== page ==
Masha explains how her mental health has interacted with her gender identity. She discusses how she dealt with mental health and how much has changed since her transition.
OBOS Today: I was wondering, like, I guess like how you feel like your gender identity has, like interacted with your mental health?
That’s a really interesting question. I think in a lot of ways—so I have—this is not nearly as much a part of my life now as it was before I transitioned. One of—the first, like, diagnosis that I ever received mental health-wise was depersonalization derealization disorder, which basically just means that I would have these episodes that were often unpredictable, that were also largely associated with, like, trauma and traumatic triggers, where I would just, like, go completely out of my body: I would have trouble remembering what had happened during those time periods; everything looked different. It felt like everything was like a movie set, or like—you know when you’re in, like, Disneyland or Universal Studios and they have those, like, houses that are like four feet tall, that are, like, supposed to look like real houses from a certain distance, but they’re not real? That’s how, like, all the buildings looked when I was, like, dissociating, and so that diagnosis was really, really scary, because, like, sometimes those episodes would last for like a month and that was just, like, very off-putting and, like, destabilizing.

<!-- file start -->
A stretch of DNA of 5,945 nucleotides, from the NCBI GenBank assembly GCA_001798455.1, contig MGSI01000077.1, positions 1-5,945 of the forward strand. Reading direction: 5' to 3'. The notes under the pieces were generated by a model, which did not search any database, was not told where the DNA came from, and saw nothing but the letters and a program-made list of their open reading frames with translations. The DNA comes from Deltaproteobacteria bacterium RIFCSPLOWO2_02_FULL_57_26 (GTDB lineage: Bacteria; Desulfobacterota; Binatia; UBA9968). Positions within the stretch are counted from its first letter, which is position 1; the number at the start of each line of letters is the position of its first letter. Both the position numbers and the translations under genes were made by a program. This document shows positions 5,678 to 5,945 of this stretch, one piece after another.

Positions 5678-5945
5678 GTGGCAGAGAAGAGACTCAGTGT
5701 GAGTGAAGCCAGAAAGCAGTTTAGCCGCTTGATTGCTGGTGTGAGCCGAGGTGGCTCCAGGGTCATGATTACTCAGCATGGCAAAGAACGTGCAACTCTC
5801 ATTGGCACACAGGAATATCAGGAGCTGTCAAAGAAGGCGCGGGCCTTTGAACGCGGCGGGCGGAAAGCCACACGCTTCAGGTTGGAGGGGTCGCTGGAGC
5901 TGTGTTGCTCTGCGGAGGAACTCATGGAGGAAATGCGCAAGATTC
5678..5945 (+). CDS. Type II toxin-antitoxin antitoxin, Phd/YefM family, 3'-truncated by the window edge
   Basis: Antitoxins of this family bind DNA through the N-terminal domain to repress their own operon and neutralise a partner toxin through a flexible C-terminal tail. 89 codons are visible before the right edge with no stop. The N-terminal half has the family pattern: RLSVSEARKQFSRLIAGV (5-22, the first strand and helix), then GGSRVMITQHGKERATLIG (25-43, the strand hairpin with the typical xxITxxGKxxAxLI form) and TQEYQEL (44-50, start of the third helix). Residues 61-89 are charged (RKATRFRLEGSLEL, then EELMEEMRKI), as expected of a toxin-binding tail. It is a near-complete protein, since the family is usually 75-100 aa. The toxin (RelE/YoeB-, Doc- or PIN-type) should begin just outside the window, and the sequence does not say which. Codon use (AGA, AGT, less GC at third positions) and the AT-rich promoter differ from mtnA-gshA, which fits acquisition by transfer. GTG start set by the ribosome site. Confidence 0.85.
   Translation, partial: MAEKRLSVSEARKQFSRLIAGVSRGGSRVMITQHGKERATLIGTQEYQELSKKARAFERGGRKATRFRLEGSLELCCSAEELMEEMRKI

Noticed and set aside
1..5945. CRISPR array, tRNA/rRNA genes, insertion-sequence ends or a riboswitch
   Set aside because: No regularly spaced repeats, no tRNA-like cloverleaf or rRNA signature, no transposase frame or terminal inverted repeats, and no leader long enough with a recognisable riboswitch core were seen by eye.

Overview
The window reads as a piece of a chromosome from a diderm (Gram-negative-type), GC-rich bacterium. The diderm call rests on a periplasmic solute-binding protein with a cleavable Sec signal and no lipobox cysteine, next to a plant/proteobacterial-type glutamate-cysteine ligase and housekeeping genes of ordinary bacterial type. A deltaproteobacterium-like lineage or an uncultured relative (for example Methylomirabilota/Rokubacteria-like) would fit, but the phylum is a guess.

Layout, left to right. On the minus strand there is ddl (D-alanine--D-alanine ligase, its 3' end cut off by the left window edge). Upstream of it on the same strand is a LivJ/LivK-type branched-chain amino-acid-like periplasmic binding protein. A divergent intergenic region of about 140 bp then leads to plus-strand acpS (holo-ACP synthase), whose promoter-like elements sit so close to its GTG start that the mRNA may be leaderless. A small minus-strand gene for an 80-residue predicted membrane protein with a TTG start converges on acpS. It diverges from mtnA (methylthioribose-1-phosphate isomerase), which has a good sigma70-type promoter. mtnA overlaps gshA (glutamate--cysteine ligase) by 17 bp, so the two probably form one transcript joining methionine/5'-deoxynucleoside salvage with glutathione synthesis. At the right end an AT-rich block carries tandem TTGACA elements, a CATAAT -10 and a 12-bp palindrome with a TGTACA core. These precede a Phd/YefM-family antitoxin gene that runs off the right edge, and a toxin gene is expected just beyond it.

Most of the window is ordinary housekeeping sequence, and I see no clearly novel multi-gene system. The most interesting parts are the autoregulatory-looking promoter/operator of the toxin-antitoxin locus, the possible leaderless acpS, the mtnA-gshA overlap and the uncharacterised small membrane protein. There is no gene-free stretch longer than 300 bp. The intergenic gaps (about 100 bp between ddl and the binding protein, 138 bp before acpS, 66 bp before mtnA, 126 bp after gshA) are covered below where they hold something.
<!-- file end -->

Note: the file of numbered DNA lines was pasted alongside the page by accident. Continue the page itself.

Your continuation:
And, not completely, but 99% of those symptoms have gone away since I transitioned.
I also was anorexic for a long time—that has, like, that sort of continued throughout my transition and became tied to my gender stuff, because I was like, “Well, if I look like, like the skinniest, smallest version of myself possible, no one will see me as a threat, and no one will see me as a man. They’ll see me as, like, small weak vulnerable woman.” So there is the eating disorder component of things; there is the depersonalization component of things. There’s also—
So one of the several diagnoses that I received, like, freshman year of college was Harm OCD, which I don’t really experience the symptoms of anymore. But essentially, for those of you who don’t know, it’s basically like—it’s like OCD, so you have obsessions and compulsions. You have things, intrusive thoughts and the things that you obsess about, and compulsions that you do in order to, like, fix those thoughts or, like, make things feel right. But with Harm OCD, the obsessions are generally focused on being afraid that you are like a violent person or a predator or like a threat in some way, or that you have hurt people or that you’re going to hurt people—and so it’s all of these really irrational—and at the time they don’t feel irrational, but like looking back and having processed this with, like, mental health professionals it feels irrational. But like just like, yeah. This, this view of yourself as like this evil terr—like, harmful person, and that I think was definitely associated for me with, like, gender dysphoria, and stopped me from transitioning for a long time, and stopped me from, like, realizing my, like, sapphic-ness for a long time.
And now I, like, very rarely get symptoms of that. So I think in a lot of ways—none of this is to say that, like, those mental health conditions were really just, like, dysphoria. But I think that they do have a complex relationship. And I think that certainly transitioning, and being more honest with yourself, and being more true to who you are, and discovering more about yourself and having that self-knowledge, can make working through those things a lot easier. Yeah.